EPA chief to face fresh questions about spending in senate hearing

WASHINGTON (Reuters) – U.S. Environmental Protection Agency chief Scott Pruitt will testify in front of a Senate subcommittee on Wednesday about his agency’s budget, exposing him to fresh questions about his travel and security spending.

EPA Administrator Scott Pruitt testifies before the House Appropriations Committee Subcommittee on Interior, Environment, and Related Agencies Subcommittee on Capitol Hill in Washington, U.S., April 26, 2018. REUTERS/Aaron P. Bernstein

Pruitt has been under pressure from mainly Democratic lawmakers in recent weeks over a series of controversies ranging from his use of first-class travel to his 24/7 security detail and costly office renovations – but has retained the support of President Donald Trump and most Republicans for his efforts at EPA to roll back regulations characterized as obstacles to industry.

Pruitt is scheduled to appear before the 13-member Senate Appropriations Committee’s subcommittee on Interior, Environment and Related Agencies on Wednesday morning regarding the EPA’s 2019 budget – which Trump has proposed to cut by a fourth.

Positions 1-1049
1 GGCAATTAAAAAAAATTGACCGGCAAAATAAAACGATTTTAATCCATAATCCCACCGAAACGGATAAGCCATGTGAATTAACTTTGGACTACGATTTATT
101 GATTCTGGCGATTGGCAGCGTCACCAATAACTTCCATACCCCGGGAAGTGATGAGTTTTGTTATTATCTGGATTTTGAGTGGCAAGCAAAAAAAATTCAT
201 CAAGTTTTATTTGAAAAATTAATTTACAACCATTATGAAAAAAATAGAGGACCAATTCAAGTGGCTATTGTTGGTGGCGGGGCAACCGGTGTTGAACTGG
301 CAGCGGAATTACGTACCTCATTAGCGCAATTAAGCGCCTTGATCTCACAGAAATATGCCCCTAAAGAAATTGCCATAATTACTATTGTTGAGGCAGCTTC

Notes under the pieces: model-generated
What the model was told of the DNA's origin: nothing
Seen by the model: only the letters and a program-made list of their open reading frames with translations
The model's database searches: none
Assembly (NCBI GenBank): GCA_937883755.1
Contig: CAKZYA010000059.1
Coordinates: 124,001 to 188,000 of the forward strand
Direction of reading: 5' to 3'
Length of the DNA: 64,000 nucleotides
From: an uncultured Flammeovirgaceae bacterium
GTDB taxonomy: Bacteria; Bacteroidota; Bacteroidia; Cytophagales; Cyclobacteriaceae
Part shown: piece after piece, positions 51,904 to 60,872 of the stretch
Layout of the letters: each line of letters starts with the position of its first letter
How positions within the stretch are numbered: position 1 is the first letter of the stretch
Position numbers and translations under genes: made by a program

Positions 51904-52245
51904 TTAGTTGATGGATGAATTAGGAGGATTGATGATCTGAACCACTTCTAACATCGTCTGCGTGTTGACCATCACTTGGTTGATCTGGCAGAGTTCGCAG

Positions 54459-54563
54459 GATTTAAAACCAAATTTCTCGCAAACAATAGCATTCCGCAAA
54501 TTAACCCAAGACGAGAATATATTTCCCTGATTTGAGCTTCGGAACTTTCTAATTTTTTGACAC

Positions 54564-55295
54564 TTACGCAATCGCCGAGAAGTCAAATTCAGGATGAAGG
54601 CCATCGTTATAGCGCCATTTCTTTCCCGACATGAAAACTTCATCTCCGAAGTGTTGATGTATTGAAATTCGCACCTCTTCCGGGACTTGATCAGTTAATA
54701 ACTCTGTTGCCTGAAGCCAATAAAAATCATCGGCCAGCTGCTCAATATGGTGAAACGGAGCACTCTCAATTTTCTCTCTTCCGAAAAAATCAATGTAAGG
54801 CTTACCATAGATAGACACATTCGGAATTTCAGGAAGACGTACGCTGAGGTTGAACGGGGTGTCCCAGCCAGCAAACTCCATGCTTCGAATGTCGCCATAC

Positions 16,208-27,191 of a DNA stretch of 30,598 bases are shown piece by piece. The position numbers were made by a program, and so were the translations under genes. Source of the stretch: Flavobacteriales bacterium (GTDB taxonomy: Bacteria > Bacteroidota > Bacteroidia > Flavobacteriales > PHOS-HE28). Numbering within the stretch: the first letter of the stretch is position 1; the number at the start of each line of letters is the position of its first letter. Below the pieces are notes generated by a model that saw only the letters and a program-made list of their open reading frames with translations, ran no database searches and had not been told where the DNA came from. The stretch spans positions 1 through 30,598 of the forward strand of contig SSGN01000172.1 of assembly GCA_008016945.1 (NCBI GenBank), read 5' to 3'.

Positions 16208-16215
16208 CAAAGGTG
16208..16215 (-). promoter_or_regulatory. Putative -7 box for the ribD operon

Most of the committee’s six Democratic members have been vocal oponents of Pruitt’s regulatory rollbacks at EPA and have criticized him for alleged ethical missteps while in office related to his spending and his lease of a room in a Washington condo linked to an energy lobbyist.

The controversies have triggered 12 investigations by the EPA’s inspector general, congressional committees and the White House.

Several Democrats on the subcommittee, including Senator Diane Feinstein and Senator Patrick Leahy, have called for Pruitt’s resignation.

He has also faced growing pressure from some Republican senators not on the panel over his handling of U.S. biofuels policy.

Senator Chuck Grassley of Iowa, for example, said on Tuesday he would join the chorus of lawmakers calling for Pruitt’s ouster unless the EPA chief rolls back the agency’s use of waivers exempting refineries from their obligation to mix ethanol into fuel.

Separately, the House Energy and Commerce Committee is scheduled to interview EPA Assistant Administrator Bill Wehrum on Wednesday morning about efforts to ease air pollution permitting for power plants and industrial facilities.

Wehrum, whose office also runs the biofuels program, is likely to have to field questions about the EPA’s handling of biofuels regulations – including the administration’s proposals to tweak them in a way that reduces costs for refiners.

Writing by Richard Valdmanis; editing by Jonathan Oatis

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